A large prospective study published in Brain Sciences has found that suboptimal maternal cholesterol levels, in particular low high-density lipoprotein (HDL) cholesterol, may increase the risk for attention-deficit/hyperactivity disorder (ADHD) in offspring.
Yuelong Ji, MS, MSPH, of the Center on Early Life Origins of Disease, Johns Hopkins University Bloomberg School of Public Health in Baltimore, Maryland, and colleagues also found that the male fetus appears to be more vulnerable to maternal cholesterol levels.
By Lizellen La Follette, Marin IJ correspondent
Although the United States spends more on health care than any other country in the world, more than two women die every day during childbirth, making maternal mortality the highest in the U.S. compared with 49 other countries in the developed world. Studies show the U.S. maternal mortality increased more than 26 percent from 19 (per 100,000 births) in 2000 to 24 in 2014. Today, U.S. maternal mortality ratio is roughly 26 (per 100,000 births), with California continuing to show a declining trend, and Texas the highest number of pregnancy-related deaths (not only in the U.S., but the entire developed world).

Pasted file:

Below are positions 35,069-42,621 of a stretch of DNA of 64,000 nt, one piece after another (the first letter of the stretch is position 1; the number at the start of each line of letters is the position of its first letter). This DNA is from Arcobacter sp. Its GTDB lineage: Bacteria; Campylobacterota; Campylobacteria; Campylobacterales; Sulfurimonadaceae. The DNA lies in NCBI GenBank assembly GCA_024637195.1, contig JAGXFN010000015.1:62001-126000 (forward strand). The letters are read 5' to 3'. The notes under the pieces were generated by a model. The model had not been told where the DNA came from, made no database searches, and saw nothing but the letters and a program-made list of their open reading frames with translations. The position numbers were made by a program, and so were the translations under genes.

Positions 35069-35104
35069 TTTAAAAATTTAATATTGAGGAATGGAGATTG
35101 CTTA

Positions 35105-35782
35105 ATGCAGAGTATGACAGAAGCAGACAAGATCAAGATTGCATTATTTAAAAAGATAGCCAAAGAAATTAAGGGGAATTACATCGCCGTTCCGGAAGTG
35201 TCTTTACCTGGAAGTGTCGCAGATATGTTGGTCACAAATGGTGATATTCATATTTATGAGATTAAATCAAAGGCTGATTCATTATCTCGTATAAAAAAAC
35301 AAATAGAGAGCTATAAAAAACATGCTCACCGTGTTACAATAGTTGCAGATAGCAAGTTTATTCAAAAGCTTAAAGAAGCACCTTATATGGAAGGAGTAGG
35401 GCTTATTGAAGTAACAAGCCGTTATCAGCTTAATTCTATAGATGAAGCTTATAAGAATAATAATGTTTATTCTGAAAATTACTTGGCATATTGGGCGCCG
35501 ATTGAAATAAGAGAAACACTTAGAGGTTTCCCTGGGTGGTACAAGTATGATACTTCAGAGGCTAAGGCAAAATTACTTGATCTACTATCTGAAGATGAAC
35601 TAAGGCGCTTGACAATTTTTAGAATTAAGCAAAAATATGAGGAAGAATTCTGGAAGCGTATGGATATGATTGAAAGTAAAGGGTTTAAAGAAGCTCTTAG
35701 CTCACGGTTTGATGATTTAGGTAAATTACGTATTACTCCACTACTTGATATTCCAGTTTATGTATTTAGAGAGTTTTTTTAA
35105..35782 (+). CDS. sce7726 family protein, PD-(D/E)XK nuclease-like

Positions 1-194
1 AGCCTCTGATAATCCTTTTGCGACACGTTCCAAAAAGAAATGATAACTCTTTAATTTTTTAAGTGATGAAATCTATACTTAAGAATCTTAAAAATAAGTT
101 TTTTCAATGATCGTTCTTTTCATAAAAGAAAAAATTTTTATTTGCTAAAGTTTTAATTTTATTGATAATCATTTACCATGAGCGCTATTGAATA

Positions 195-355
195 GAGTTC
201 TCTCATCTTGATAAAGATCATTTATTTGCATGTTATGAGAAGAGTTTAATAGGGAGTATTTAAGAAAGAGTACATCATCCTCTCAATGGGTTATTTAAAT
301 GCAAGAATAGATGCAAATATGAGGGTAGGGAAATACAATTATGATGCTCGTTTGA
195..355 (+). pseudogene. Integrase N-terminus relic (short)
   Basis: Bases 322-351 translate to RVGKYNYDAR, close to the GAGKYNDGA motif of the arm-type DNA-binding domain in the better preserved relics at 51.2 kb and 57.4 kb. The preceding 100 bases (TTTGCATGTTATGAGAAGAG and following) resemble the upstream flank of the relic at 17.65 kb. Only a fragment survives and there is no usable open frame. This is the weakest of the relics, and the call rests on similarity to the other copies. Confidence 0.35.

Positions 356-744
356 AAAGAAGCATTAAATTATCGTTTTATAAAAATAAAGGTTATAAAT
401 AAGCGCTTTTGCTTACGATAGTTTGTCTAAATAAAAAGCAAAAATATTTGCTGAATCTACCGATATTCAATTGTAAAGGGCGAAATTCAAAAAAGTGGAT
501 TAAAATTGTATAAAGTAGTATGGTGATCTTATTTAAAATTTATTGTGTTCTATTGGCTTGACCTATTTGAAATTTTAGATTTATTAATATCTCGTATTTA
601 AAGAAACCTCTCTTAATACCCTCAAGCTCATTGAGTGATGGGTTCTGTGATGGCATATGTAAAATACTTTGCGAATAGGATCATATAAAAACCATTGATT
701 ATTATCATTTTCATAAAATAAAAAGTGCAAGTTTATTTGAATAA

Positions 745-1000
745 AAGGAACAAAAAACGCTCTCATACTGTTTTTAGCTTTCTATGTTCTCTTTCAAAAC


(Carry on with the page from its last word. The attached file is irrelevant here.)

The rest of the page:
A statistical jump in the mortality rate of expectant and new mothers over 40 is “biologically implausible,” according to the co-author of a new study.
A startling spike in recent years in the number of Texas women dying as a consequence of pregnancy or childbirth has spurred a furious debate over whether deep funding cuts to reproductive health services are to blame.
A peer-reviewed study published in the quarterly journal Birth could add a new dimension to the argument. It attributes part, though not all, of the increase in Texas’ maternal mortality rate—which is among the highest of any state—to a statistical mirage caused by misreporting on death certificates.